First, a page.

A loan of $875 helped to purchase a cooler, merchandise for her business, and an awning to protect her food cart from the rain.

Idilia's story

Idilia is a member of the Communal Bank “El Progresso” which is in the community of Independencia in the city of Santiago. She is a merchant who sells candy and beverages from a street cart, Monday through Friday. Idilia also sells jewelry from her home and on Sundays she sells olives. Saturdays are designated for buying merchandise to stock her candy business. She buys her merchandise at the central market in the city of Santiago since the prices are the most affordable.

Idilia has been in business for 20 years. She started out selling olives and condiments. This loan will be used to buy a cooler, merchandise to restock her business, and an awning for protection from the rain since the one she currently uses is in bad condition.

Her goals include selling her products from an established location, such as a kiosk, but she first needs to obtain a permit. She also hopes that her business will prosper by adding handicrafts made of clay to her inventory. Idilia is motivated to continue with her business and include new products. The income she earns enables her to cover her household expenses. She lives with her daughter, son-in-law, and three grandchildren. Her goals on a personal level are to achieve a more stable socioeconomic situation and to live a more comfortable life.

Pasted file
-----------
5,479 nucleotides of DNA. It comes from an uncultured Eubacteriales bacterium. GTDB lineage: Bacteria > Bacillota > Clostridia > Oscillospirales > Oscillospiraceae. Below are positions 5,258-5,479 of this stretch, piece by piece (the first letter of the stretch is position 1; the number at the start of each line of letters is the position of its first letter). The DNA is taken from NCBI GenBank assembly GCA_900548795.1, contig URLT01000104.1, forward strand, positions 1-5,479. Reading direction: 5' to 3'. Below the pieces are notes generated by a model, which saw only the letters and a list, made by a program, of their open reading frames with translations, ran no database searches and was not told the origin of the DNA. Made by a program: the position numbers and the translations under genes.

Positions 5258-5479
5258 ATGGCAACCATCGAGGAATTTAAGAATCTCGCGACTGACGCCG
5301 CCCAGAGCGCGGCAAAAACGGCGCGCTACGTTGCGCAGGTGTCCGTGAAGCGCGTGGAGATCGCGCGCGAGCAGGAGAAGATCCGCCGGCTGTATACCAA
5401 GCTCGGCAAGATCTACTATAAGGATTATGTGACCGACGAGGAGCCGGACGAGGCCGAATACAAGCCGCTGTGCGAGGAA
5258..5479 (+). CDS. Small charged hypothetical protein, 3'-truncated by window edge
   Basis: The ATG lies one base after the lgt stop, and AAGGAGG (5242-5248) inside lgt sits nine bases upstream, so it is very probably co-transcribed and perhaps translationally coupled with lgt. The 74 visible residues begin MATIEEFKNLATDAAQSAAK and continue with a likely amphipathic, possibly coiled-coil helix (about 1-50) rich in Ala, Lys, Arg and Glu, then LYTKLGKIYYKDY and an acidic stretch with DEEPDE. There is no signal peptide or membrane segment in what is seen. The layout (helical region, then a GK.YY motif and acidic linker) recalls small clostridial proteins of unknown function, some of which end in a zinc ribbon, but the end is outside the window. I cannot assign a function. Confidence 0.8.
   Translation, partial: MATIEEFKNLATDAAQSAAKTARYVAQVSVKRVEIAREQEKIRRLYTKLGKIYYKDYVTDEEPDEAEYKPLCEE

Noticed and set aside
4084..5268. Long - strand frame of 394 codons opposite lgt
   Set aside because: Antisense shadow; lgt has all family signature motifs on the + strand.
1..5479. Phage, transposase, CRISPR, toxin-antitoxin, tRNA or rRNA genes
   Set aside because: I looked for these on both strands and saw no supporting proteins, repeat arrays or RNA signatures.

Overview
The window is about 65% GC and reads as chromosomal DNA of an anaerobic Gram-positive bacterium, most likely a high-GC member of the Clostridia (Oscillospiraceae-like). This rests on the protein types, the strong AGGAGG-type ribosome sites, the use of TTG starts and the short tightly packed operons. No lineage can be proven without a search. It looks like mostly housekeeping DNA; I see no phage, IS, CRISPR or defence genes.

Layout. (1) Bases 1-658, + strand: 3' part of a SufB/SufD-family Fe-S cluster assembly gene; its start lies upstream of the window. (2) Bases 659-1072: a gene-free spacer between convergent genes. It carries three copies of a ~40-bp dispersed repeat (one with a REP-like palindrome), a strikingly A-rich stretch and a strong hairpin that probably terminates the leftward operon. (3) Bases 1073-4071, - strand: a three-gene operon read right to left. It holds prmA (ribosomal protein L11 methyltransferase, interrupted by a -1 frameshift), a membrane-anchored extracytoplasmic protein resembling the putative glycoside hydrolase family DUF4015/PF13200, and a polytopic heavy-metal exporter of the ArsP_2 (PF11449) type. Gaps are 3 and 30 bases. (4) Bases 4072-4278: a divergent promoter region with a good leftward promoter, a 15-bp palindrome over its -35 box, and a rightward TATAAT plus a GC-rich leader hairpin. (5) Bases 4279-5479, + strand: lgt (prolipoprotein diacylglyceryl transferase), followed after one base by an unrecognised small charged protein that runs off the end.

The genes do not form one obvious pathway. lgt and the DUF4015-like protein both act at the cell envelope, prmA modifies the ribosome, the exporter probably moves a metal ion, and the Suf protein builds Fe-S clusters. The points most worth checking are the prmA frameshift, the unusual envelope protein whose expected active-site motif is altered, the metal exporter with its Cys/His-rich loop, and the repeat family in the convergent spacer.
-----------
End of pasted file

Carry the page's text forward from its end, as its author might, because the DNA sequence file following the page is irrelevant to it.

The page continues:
Idilia is very grateful for the loan provided by Fondo Esperanza because the funds allow her to invest in her business and generate more income. She says the Communal Bank meetings are very pleasant and have enabled her to form friendships with the other group members. Idilia also has incorporated into her business the sales techniques she learned from the meetings. She also tracks her expenses, income, and the quoted prices of her purchases.

Independencia is one of the 34 communities that make of the city of Santiago, the Chilean capital. It is located in the north-central section. Independencia emerged in the late nineteenth century as a traditional section of the city. The main street is Independencia Avenue, which crosses the old Inca Trail, the gateway to the north in the city of Santiago. Given its large indigenous population, Independencia is known as the “Indigenous Cultural Center” of Chile. There are also important historical buildings, including six Chilean landmarks.

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Translated from Spanish by Kiva volunteer Ronan Reodica

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